Lifeskills Mental Health Blog

How to Help a Friend with Borderline Personality Disorder

Two friends sitting on the couch. One friend is comforting the other.

How to Help a Friend with Borderline Personality Disorder

Do you have a friend or other loved one with borderline personality disorder (BPD)? If you’ve known them for a while, you understand the unpredictability and turmoil that are characteristic of the condition. If you’re just learning about their condition, though, you may not be familiar with their often challenging symptoms. Living with borderline personality disorder is not always easy, and maintaining a healthy friendship can take some additional effort.

Thankfully, there are some things you can do to make sure your friend has help for borderline personality disorder (BPD). Though there is no cure, your friend can find relief and live a happy, fulfilling life with the right treatment and support. What are some ways you can help a friend with BPD?

What is Borderline Personality Disorder?

Borderline personality disorder is a mental health condition that causes severe difficulties with managing emotions. This emotional dysregulation can lead to impulsivity, poor self-image, and trouble maintaining healthy relationships.

People with BPD experience drastic mood swings and often see themselves in a negative light. Their feelings about others shift dramatically and sometimes without warning, swinging from extreme closeness to intense dislike.1 They also typically have an exaggerated view of things, often seeing them as “all good” or “all bad,” their interests change quickly, and they may act recklessly and impulsively at times.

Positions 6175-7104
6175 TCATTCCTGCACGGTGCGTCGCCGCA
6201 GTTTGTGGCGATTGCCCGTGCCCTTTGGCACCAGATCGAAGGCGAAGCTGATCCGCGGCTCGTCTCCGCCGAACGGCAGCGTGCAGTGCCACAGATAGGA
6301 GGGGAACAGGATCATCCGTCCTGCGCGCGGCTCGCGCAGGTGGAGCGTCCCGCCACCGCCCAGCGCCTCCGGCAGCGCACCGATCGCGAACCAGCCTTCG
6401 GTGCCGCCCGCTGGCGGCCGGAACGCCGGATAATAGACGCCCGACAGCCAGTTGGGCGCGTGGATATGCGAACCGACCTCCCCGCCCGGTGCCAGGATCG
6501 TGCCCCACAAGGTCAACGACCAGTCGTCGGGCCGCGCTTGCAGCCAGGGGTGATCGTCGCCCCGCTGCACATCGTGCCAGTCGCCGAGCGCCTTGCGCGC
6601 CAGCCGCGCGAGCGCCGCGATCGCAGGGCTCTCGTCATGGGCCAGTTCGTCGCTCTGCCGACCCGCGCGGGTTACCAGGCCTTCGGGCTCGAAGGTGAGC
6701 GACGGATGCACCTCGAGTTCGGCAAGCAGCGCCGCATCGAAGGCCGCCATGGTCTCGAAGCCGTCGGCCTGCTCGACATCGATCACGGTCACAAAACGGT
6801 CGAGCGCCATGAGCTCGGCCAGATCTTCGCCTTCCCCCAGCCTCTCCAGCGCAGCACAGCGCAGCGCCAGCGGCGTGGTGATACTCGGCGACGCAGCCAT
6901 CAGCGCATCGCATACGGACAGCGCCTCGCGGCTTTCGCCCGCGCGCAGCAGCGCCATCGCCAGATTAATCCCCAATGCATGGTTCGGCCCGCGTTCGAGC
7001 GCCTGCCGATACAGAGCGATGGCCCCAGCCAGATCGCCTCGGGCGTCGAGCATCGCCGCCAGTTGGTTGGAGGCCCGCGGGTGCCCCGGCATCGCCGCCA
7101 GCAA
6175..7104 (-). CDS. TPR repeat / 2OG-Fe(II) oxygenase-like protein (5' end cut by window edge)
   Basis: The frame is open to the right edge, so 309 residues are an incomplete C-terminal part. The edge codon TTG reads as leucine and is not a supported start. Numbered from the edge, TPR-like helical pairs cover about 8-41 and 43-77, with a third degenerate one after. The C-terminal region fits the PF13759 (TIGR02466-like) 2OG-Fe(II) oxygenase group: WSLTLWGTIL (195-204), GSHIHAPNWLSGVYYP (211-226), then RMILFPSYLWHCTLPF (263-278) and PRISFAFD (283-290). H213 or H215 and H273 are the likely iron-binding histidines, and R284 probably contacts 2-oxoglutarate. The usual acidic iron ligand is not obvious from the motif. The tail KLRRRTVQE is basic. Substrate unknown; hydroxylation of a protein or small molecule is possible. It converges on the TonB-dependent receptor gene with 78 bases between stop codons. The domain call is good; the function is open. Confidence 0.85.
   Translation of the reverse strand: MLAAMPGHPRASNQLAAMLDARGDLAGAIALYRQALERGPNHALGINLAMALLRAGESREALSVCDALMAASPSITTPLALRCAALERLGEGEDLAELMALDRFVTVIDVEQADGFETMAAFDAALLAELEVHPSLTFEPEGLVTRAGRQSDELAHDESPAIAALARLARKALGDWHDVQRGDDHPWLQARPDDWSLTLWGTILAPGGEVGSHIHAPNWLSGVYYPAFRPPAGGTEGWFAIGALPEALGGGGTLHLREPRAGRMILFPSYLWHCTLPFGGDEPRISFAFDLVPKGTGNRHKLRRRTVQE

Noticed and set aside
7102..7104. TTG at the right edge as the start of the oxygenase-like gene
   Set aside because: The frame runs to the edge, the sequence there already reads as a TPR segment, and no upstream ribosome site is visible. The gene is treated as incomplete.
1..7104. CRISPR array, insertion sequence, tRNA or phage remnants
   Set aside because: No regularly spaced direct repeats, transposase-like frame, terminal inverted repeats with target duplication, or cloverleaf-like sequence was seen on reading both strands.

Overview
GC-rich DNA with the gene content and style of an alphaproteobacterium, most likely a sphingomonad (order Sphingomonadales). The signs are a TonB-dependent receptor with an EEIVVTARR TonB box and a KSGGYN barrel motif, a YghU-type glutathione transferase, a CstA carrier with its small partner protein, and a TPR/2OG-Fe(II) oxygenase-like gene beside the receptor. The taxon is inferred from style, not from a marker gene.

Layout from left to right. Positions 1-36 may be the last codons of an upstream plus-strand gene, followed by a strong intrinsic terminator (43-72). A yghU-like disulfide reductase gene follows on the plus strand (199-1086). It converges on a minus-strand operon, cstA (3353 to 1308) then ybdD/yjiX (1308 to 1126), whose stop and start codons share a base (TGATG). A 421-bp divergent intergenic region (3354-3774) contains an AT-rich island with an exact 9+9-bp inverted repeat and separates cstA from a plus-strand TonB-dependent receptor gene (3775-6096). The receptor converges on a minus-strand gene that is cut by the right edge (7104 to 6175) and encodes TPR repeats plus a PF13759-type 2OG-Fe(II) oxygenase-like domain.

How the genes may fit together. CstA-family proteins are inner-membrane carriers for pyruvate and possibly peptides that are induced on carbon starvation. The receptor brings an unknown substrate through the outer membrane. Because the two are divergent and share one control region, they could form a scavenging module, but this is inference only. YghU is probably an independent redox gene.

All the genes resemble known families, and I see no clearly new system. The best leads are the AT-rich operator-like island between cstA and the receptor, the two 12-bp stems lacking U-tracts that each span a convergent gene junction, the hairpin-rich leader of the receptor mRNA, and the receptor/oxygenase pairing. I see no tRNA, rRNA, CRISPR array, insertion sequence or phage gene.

How to Help a Friend with BPD

Maintaining a healthy friendship when a friend is living with bipolar disorder presents a unique challenge. Intense relationships that are often filled with conflict tend to be the norm for people with BPD. Your friend’s emotional inconsistency and possible shifting view of your friendship may leave you feeling disoriented and confused or might challenge your patience at times. However, you can make a massive difference in your relationship with some of the following suggestions.

Be Prepared for Difficulties

BPD is a difficult condition for all involved. It isn’t easy for your friend living with borderline personality disorder, and it’s tough for their friends, family, and other loved ones. Be prepared for tough days, difficult conversations, and occasional bouts of silent treatment at times. Know that things won’t be smooth all the time, but you can still build a fulfilling friendship.

Understand It Isn’t Their Fault

Your friend doesn’t make things difficult on purpose. They’re likely just as frustrated as you are. Their symptoms may be frustrating, but they have no control over them. Their lack of emotional regulation is the nature of the condition.

Show Your Appreciation for Your Friend

Fear of abandonment is common for individuals with BPD. Showing appreciation for your friend will go a long way. Bring them their favorite snack, thank them for being in your life, or even send them a quick text to let them know you’re thinking of them. All it takes is a little effort to help a friend living with borderline personality disorder.

Learn About and Encourage Treatment

Learn about treatment options and help for borderline personality disorder, and encourage your friend to seek treatment. You shouldn’t push or press them too hard, though; you don’t want them to lash out or feel pressured. Simply offer to help them find a program that might be good for them and ask if they may be interested in seeking help.

Lifeskills South Florida offers specialized treatment designed to provide hope, healing, and help for borderline personality disorder. If your friend is ready to seek treatment, we’re here for them. We offer individualized programs that teach people to manage their symptoms so they can regain control of their lives and achieve sustained recovery. If you’d like to learn more about the programs we offer, call us at 954-953-1742 or submit an online contact form today.




  1. National Institute of Mental Health. (2023). Borderline Personality Disorder.



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